Aquino made fighting inflation one of her priorities after the nation suffered from skyrocketing prices during the last years of the Marcos administration. The last 6 years of the Marcos administration recorded an average annual inflation rate of 20.9%, which peaked in 1984 at 50.3%. From 1986 to 1992, the Philippines recorded an average annual inflation rate of 9.2%. During the Aquino administration, the annual inflation rate peaked at 18.1% in 1991; a stated reason for this increase was panic buying during the Gulf War.[40][41] Overall, the economy under Aquino had an average growth of 3.8% from 1986 to 1992.[42]


One of Aquino's first actions as president was to seize Marcos' multi-billion dollar fortune of ill-gotten wealth. On 28 February 1986, four days into her presidency, Aquino formed the Presidential Commission on Good Government (PCGG), which was tasked with retrieving Marcos' domestic and international fortune.

After his declaration of martial law in 1972 and his consolidation of authoritarian power, President Ferdinand Marcos issued various government decrees that awarded monopoly or oligopoly power over entire industries to various close associates, in a scheme later regarded as crony capitalism.[43] President Aquino pursued a market liberalization agenda to combat this problem. President Aquino particularly targeted the sugar industry and the coconut industry for de-monopolization.


President Corazon Aquino with U.S. Vice President Dan Quayle participate in the Veterans' Day Service at Arlington National Cemetery on 10 November 1989.

Throughout the tenure of President Ferdinand Marcos, government foreign debt had ballooned from less than $3 billion in 1970 to $28 billion by the end of his administration, through privatization of bad government assets and deregulation of many vital industries. The debt had badly tarnished the international credit standing and economic reputation of the country.

President Aquino inherited the debt of the Marcos administration and weighed all options on what to do with the debt, including not paying the debt. Aquino eventually chose to honor all the debts that were previously incurred in order to clear the country's economic reputation. Her decision proved to be unpopular but Aquino defended it, saying that was the most practical move. Beginning in 1986, the Aquino administration paid off $4 billion of the country's outstanding debts to improve its international credit ratings and attract the attention of foreign investors. This move also ensured lower interest rates and longer payment terms for future loans. During the Aquino administration, the Philippines acquired an additional $9 billion debt, increasing the net national debt by $5 billion within six years due to the need to infuse capital and money into the economy.[44] The Aquino administration was able to reduce the Philippines' external debt-to-GDP ratio by 30.1 percent, from 87.9 percent at the start of the administration to 67.8 percent in 1991.[45]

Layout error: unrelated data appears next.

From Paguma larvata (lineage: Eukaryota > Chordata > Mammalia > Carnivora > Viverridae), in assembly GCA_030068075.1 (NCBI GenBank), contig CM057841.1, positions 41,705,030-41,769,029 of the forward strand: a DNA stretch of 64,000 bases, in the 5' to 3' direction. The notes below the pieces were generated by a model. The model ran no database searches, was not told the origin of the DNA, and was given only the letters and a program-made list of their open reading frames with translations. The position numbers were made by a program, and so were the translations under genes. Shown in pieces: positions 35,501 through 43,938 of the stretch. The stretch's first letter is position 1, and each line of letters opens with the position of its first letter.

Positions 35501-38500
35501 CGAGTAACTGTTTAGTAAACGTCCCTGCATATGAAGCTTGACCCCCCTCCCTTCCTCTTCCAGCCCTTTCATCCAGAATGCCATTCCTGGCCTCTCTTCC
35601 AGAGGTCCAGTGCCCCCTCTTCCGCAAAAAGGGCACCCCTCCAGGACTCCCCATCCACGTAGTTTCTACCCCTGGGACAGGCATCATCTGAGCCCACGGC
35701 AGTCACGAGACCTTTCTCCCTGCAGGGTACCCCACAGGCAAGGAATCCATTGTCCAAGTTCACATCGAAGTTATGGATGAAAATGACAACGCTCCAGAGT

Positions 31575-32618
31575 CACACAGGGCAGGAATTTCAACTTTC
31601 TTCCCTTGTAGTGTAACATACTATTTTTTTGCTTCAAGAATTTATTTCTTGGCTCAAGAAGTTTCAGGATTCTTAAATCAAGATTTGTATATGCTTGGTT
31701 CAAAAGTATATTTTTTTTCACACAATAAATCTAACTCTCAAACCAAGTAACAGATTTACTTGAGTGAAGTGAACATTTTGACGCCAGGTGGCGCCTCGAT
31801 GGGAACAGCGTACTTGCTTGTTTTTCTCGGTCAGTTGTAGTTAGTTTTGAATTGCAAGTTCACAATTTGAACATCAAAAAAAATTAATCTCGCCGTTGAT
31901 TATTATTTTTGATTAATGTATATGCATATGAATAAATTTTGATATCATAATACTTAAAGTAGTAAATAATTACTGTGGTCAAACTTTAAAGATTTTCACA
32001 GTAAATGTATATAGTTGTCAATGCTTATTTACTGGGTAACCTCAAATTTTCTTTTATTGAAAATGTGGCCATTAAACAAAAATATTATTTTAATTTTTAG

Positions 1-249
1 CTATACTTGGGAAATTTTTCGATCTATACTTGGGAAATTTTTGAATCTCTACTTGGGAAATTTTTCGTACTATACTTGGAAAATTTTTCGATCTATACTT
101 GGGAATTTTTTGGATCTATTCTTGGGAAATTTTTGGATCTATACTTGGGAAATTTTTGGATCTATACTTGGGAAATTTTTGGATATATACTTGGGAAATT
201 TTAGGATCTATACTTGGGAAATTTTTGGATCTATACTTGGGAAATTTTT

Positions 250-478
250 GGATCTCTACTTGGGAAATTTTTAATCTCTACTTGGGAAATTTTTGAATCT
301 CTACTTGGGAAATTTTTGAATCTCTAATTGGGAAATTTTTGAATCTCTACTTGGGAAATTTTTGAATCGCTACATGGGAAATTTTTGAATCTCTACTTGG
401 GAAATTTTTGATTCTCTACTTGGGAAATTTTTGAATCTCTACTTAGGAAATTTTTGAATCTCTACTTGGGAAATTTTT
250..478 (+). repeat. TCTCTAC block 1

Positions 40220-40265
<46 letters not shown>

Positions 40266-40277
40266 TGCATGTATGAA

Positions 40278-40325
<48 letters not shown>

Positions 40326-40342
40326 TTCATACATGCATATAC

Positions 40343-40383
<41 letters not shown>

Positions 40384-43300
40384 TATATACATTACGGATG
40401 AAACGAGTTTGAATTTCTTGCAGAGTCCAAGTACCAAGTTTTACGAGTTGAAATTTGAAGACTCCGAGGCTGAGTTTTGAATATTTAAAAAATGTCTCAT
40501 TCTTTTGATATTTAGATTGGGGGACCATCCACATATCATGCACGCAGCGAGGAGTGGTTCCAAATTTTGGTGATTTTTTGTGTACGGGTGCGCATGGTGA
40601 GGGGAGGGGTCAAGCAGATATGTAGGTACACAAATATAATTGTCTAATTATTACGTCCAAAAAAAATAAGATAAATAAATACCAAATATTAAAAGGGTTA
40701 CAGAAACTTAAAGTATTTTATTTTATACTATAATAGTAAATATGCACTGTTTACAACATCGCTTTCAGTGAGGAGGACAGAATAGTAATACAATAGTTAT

Agrarian reform

President Aquino holds talks with the officials from the International Rice Research Institute.

President Aquino envisioned agrarian and land reform as the centerpiece of her administration's social legislative agenda. However, her family background and social class as a privileged daughter of a wealthy and landed clan became a lightning rod of criticisms against her land reform agenda.

After the Mendiola Massacre and in response to calls for agrarian reform, President Aquino issued Presidential Proclamation 131 and Executive Order 229 on 22 July 1987, which outlined her land reform program, including sugar lands. In 1988, with the backing of Aquino, the new Congress of the Philippines passed Republic Act No. 6657, more popularly known as the "Comprehensive Agrarian Reform Law" (CARP), which paved the way for the redistribution of agricultural lands from landowners to tenant-farmers. Landowners were paid in exchange by the government through just compensation, and were also not allowed to retain more than five hectares of land.[46] The law also allowed corporate landowners to "voluntarily divest a proportion of their capital stock, equity or participation in favor of their workers or other qualified beneficiaries", in lieu of turning over their land to the government for redistribution.[47] Despite the flaws in the law, the Supreme Court upheld its constitutionality in 1989, declaring that the implementation of CARP was "a revolutionary kind of expropriation."[48]

Corazon Aquino herself was subject to a controversy that centered on Hacienda Luisita, a 6,453-hectare estate located in the Province of Tarlac which she and her siblings inherited from her father José Cojuangco. Instead of land distribution, Hacienda Luisita reorganized itself into a corporation and distributed stock. As such, ownership of agricultural portions of the hacienda was transferred to the corporation, which in turn, gave its shares of stocks to farmers. Critics argued that Aquino bowed to pressure from relatives by allowing stock redistribution in lieu of land redistribution under CARP. [49]